Place child-sized furniture around the house to encourage the busy toddler to sit still longer and "work" at her own drawing table. A step stool will help her reach the kitchen sink for hand washing, tooth brushing, and for "helping" in the kitchen.
As a parent, you are your child’s advocate.
For your child to succeed in the classroom, it is vital that you communicate his or her needs to the adults at school. It is equally important for you to listen to what the teachers and other school officials have to say.
Children in large groups are breeding grounds for the organisms that cause illness. The top 5 causes for missed school are colds, stomach flu, ear infection, pink eye and sore throat.
Tags: schooling, back to school, health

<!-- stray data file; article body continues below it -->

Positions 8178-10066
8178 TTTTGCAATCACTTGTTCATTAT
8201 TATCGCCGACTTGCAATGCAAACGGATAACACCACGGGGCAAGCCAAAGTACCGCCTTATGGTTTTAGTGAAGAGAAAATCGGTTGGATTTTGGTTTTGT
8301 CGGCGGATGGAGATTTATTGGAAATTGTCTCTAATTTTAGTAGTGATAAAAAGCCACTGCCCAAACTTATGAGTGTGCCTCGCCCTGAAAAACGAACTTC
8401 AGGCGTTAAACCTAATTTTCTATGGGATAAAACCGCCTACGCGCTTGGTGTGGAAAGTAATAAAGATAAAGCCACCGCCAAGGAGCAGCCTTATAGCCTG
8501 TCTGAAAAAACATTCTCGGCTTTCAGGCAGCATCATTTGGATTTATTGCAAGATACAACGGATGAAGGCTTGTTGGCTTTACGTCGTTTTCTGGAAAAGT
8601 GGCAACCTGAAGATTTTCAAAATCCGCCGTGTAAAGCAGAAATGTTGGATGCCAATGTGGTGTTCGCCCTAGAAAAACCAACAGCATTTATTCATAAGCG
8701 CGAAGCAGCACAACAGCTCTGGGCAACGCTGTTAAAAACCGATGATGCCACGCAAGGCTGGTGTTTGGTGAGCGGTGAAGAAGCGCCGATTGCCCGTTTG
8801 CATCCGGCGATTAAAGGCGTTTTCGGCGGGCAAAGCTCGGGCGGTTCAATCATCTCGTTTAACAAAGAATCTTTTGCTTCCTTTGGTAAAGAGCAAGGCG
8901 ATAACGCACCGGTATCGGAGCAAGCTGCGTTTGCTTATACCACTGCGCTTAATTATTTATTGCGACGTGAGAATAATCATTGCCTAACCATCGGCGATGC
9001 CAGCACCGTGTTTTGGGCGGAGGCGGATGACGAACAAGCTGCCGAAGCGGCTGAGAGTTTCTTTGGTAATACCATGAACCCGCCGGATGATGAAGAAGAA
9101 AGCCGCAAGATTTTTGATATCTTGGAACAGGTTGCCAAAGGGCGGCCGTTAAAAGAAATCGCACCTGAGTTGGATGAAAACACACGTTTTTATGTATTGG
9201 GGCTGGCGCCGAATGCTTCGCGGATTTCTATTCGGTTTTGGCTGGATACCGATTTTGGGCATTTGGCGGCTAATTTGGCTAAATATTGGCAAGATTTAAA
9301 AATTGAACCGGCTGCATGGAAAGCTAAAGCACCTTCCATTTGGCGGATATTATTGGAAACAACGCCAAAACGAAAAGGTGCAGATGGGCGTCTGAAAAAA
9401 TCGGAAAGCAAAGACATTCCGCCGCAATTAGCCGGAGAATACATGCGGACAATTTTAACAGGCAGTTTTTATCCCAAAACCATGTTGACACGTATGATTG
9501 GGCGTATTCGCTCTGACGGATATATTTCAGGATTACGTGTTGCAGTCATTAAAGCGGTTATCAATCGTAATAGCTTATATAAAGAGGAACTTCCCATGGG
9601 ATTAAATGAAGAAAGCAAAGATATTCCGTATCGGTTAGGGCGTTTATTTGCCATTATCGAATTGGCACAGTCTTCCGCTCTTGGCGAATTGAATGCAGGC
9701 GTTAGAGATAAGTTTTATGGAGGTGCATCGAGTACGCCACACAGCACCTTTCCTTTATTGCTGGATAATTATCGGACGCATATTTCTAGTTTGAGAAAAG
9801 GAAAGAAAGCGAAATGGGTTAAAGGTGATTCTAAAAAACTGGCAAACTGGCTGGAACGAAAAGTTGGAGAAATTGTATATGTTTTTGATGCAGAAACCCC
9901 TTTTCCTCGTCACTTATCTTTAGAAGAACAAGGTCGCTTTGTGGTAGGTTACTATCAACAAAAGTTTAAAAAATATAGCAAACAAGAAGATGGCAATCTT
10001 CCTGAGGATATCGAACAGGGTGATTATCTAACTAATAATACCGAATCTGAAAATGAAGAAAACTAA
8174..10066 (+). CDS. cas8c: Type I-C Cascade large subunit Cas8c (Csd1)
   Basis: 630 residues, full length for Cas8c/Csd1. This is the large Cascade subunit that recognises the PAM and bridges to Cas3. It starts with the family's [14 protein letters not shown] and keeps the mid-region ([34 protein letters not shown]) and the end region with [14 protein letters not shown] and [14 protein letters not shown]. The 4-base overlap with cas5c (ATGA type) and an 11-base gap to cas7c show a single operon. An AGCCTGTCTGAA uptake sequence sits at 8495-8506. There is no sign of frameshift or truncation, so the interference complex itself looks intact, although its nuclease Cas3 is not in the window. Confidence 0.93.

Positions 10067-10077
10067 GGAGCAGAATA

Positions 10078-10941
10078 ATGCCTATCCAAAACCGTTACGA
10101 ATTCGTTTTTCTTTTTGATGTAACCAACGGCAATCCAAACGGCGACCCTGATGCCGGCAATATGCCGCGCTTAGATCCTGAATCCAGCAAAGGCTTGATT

Teachers can encourage parents to take an active role in the classroom by requesting volunteers for holiday parties, field trips, or book readings.
Often, parents feel more at ease when they have the chance to meet their child’s friends and observe the day-to-day happenings at preschool.
Tags: school, parenting
Remember that your child’s physical education is directly linked to his academic education.
Research shows that brain development is directly linked to physical activity, such as crawling before the age of one. If you and your toddler engage frequently in different kinds of physical activities, this may enhance brain development.
Tags: exercise, brain
Always be your child’s advocate, but never become the teacher’s adversary.
If you feel your child has been wronged, defend her. Call the teacher, have a conference, work things out the best you can, but don’t make the teacher the enemy.
When parents and teachers are openly hostile toward each other, the child almost always becomes the loser.
Tags: education, backtoschool, learning
Take time to meet each teacher and be sure they have your contact information and you have theirs if there are any concerns regarding your child.
Tags: education, schooling, teachers